Introduction and Framework

Everyone who has experienced it knows that developing software in teams that are distributed around the world can be a difficult and frustrating experience.  In this section, we will talk about the nature of the problem, the layout of the course, and develop a framework for thinking about the many facets of global development.

Our starting point is the connection between software architectures and development organizations.  The fundamental relationship is often called “Conway’s Law” or “the Mirroring Hypothesis.”  It is the idea that the structure of the product necessarily resembles the structure of the organization.  We will explore this fundamental relationship and see why, although important, it is just the visible part of the iceberg.  Change — changing architecture, changing requirements, product evolution — introduces very thorny complications into the task of coordinating the work.

Slides

Readings

Conway, M. E. How Do Committees Invent? Datamation, 14, 4 (1968), 28-31.

Herbsleb, J. D. and Grinter, R. E. Architectures, Coordination, and Distance: Conway’s Law and Beyond. IEEE Software, Sept./Oct.(1999), 63-70.

Additional Resources

Bass, M., Herbsleb, J. D. and Lescher, C. (2007). Collaboration in global software projects at siemens: An experience report. In Proceedings, International Conference on Global Software Engineering, Munich, Germany, pp. 33-39.

Battin, R. D., Crocker, R., Kreidler, J. and Subramanian, K. Leveraging Resources in Global Software Development. IEEE Software, 18, 2 (2001), 70-77.

Bird, C., Nagappan, N., Devanbu, P., Gall, H. and Murphy, B. Does distributed development affect software quality?: an empirical case study of Windows Vista. Communications of the ACM, 52, 8 (2009), 85-93.  (See also the Technical Perspective that introduces the paper.)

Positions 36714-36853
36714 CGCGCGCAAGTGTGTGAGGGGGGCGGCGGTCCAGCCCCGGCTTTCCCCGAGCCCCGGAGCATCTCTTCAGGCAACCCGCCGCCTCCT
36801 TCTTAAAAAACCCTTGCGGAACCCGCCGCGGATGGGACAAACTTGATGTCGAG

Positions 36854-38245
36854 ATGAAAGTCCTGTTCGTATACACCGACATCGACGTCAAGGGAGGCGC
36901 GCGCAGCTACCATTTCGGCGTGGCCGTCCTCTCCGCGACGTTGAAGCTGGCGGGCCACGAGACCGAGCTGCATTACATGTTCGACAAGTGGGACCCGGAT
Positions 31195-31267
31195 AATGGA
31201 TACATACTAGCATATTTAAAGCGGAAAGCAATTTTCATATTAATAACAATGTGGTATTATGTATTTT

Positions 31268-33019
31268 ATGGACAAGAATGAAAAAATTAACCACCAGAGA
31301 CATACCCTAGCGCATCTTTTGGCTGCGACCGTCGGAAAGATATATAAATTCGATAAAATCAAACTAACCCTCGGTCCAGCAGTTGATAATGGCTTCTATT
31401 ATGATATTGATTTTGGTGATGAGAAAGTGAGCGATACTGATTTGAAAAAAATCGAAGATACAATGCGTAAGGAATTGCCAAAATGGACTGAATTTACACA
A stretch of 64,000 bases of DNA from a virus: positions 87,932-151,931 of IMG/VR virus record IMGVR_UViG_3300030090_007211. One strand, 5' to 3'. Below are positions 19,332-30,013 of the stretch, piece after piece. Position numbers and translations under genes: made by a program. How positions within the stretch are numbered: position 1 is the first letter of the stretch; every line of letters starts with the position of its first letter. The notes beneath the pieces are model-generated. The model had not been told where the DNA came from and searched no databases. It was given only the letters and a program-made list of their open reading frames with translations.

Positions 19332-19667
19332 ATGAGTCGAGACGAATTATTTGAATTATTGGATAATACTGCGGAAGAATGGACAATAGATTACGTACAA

Carmel, E. Global Software Teams. Prentice-Hall, Upper Saddle River, NJ, 1999.

Carmel, E. and Agarwal, R. Tactical Approaches for Alleviating Distance in Global Software Development. IEEE Software, March/April(2001), 22-29.

Damian, D. and Moitra, D. Global Software Development: How Far Have We Come? IEEE Software, 23, 5 (2006), 17-19.

Damian, D. Stakeholders in global requirements engineering: Lessons learned from practice. Software, IEEE, 24, 2 (2007), 21-27.

Herbsleb, J. D., Paulish, D. J. and Bass, M. (2005). Global Software Development at Siemens:  Experience from Nine Projects In Proceedings, International Conference on Software Engineering, St. Louis, MO, pp. 524-533.

Herbsleb, J. D. and Moitra, D. Global Software Development. IEEE Software, March/April(2001), 16-20.

Herbsleb, J. D. and Mockus, A. An Empirical Study of Speed and Communication in Globally-Distributed Software Development. IEEE Transactions on Software Engineering, 29, 3 (2003), 1-14.

Herbsleb, J. D. (2007). Global Software Engineering: The Future of Socio-technical Coordination. In Proceedings, International Conference on Software Engineering, Minneapolis, MN, pp. 188-198.

Mockus, A. and Weiss, D. M. Globalization by chunking: a quantitative approach.  IEEE Software, 18, 2 (2001), 30-37.

Sangwan, R., Bass, M., Mullick, N., Paulish, D. and Kazmeier, J. Global Software Development Handbook. Auerbach Publications, Boca Raton, FL, 2006.